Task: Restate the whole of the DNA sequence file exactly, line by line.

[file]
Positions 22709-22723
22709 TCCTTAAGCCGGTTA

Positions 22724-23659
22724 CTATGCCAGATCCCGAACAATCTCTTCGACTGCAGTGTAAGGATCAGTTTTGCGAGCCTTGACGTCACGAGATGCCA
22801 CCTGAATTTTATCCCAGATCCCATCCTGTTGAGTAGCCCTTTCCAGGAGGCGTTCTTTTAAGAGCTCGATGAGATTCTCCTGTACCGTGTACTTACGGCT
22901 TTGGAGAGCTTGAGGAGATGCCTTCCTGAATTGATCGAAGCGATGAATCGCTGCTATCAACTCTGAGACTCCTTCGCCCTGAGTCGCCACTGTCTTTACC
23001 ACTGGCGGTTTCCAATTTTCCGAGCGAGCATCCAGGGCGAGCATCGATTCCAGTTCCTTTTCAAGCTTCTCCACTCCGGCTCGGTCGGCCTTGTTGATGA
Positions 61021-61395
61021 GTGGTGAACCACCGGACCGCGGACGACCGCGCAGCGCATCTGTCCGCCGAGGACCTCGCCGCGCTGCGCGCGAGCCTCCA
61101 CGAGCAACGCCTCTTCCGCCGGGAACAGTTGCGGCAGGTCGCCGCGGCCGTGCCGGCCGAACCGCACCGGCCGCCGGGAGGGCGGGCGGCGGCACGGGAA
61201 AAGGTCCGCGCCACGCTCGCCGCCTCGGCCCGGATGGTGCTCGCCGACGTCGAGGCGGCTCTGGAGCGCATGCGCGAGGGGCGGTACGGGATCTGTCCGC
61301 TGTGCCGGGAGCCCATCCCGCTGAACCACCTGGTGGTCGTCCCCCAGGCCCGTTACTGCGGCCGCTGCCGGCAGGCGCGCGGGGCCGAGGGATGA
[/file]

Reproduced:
Positions 22709-22723
22709 TCCTTAAGCCGGTTA

Positions 22724-23659
22724 CTATGCCAGATCCCGAACAATCTCTTCGACTGCAGTGTAAGGATCAGTTTTGCGAGCCTTGACGTCACGAGATGCCA
22801 CCTGAATTTTATCCCAGATCCCATCCTGTTGAGTAGCCCTTTCCAGGAGGCGTTCTTTTAAGAGCTCGATGAGATTCTCCTGTACCGTGTACTTACGGCT
22901 TTGGAGAGCTTGAGGAGATGCCTTCCTGAATTGATCGAAGCGATGAATCGCTGCTATCAACTCTGAGACTCCTTCGCCCTGAGTCGCCACTGTCTTTACC
23001 ACTGGCGGTTTCCAATTTTCCGAGCGAGCATCCAGGGCGAGCATCGATTCCAGTTCCTTTTCAAGCTTCTCCACTCCGGCTCGGTCGGCCTTGTTGATGA
Positions 61021-61395
61021 GTGGTGAACCACCGGACCGCGGACGACCGCGCAGCGCATCTGTCCGCCGAGGACCTCGCCGCGCTGCGCGCGAGCCTCCA
61101 CGAGCAACGCCTCTTCCGCCGGGAACAGTTGCGGCAGGTCGCCGCGGCCGTGCCGGCCGAACCGCACCGGCCGCCGGGAGGGCGGGCGGCGGCACGGGAA
61201 AAGGTCCGCGCCACGCTCGCCGCCTCGGCCCGGATGGTGCTCGCCGACGTCGAGGCGGCTCTGGAGCGCATGCGCGAGGGGCGGTACGGGATCTGTCCGC
61301 TGTGCCGGGAGCCCATCCCGCTGAACCACCTGGTGGTCGTCCCCCAGGCCCGTTACTGCGGCCGCTGCCGGCAGGCGCGCGGGGCCGAGGGATGA